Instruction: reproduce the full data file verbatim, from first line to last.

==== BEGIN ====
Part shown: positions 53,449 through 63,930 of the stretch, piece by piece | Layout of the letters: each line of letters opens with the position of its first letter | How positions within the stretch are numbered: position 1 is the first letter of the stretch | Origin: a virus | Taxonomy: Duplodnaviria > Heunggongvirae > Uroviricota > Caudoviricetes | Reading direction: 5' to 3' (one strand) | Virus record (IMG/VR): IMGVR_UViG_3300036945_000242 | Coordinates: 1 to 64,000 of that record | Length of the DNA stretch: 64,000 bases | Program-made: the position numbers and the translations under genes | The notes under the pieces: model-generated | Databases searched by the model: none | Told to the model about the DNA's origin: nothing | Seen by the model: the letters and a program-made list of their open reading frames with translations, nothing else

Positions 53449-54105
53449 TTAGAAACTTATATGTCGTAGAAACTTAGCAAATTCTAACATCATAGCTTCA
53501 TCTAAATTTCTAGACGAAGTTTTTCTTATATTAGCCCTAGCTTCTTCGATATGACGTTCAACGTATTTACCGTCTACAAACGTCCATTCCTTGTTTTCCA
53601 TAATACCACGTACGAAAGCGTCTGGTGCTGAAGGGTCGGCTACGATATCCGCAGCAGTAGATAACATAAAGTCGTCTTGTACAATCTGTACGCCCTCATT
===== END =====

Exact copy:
Part shown: positions 53,449 through 63,930 of the stretch, piece by piece | Layout of the letters: each line of letters opens with the position of its first letter | How positions within the stretch are numbered: position 1 is the first letter of the stretch | Origin: a virus | Taxonomy: Duplodnaviria > Heunggongvirae > Uroviricota > Caudoviricetes | Reading direction: 5' to 3' (one strand) | Virus record (IMG/VR): IMGVR_UViG_3300036945_000242 | Coordinates: 1 to 64,000 of that record | Length of the DNA stretch: 64,000 bases | Program-made: the position numbers and the translations under genes | The notes under the pieces: model-generated | Databases searched by the model: none | Told to the model about the DNA's origin: nothing | Seen by the model: the letters and a program-made list of their open reading frames with translations, nothing else

Positions 53449-54105
53449 TTAGAAACTTATATGTCGTAGAAACTTAGCAAATTCTAACATCATAGCTTCA
53501 TCTAAATTTCTAGACGAAGTTTTTCTTATATTAGCCCTAGCTTCTTCGATATGACGTTCAACGTATTTACCGTCTACAAACGTCCATTCCTTGTTTTCCA
53601 TAATACCACGTACGAAAGCGTCTGGTGCTGAAGGGTCGGCTACGATATCCGCAGCAGTAGATAACATAAAGTCGTCTTGTACAATCTGTACGCCCTCATT